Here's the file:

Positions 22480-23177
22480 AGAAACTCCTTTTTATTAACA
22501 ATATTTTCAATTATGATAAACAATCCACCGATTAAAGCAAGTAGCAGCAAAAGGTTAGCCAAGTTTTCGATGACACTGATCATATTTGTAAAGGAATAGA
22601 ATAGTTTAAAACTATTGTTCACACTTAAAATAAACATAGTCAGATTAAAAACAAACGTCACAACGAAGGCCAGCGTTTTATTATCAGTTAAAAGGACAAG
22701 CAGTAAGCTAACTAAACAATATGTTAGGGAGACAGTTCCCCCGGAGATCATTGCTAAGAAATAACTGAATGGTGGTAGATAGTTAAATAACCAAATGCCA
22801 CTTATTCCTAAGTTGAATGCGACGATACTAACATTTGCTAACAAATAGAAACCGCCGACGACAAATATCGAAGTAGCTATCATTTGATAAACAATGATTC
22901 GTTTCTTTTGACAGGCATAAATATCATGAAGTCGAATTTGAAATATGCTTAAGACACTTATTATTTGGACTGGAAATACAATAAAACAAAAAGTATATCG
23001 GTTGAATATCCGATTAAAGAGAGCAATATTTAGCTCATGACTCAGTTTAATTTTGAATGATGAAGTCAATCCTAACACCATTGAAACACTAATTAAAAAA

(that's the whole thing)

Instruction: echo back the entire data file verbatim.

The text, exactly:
Positions 22480-23177
22480 AGAAACTCCTTTTTATTAACA
22501 ATATTTTCAATTATGATAAACAATCCACCGATTAAAGCAAGTAGCAGCAAAAGGTTAGCCAAGTTTTCGATGACACTGATCATATTTGTAAAGGAATAGA
22601 ATAGTTTAAAACTATTGTTCACACTTAAAATAAACATAGTCAGATTAAAAACAAACGTCACAACGAAGGCCAGCGTTTTATTATCAGTTAAAAGGACAAG
22701 CAGTAAGCTAACTAAACAATATGTTAGGGAGACAGTTCCCCCGGAGATCATTGCTAAGAAATAACTGAATGGTGGTAGATAGTTAAATAACCAAATGCCA
22801 CTTATTCCTAAGTTGAATGCGACGATACTAACATTTGCTAACAAATAGAAACCGCCGACGACAAATATCGAAGTAGCTATCATTTGATAAACAATGATTC
22901 GTTTCTTTTGACAGGCATAAATATCATGAAGTCGAATTTGAAATATGCTTAAGACACTTATTATTTGGACTGGAAATACAATAAAACAAAAAGTATATCG
23001 GTTGAATATCCGATTAAAGAGAGCAATATTTAGCTCATGACTCAGTTTAATTTTGAATGATGAAGTCAATCCTAACACCATTGAAACACTAATTAAAAAA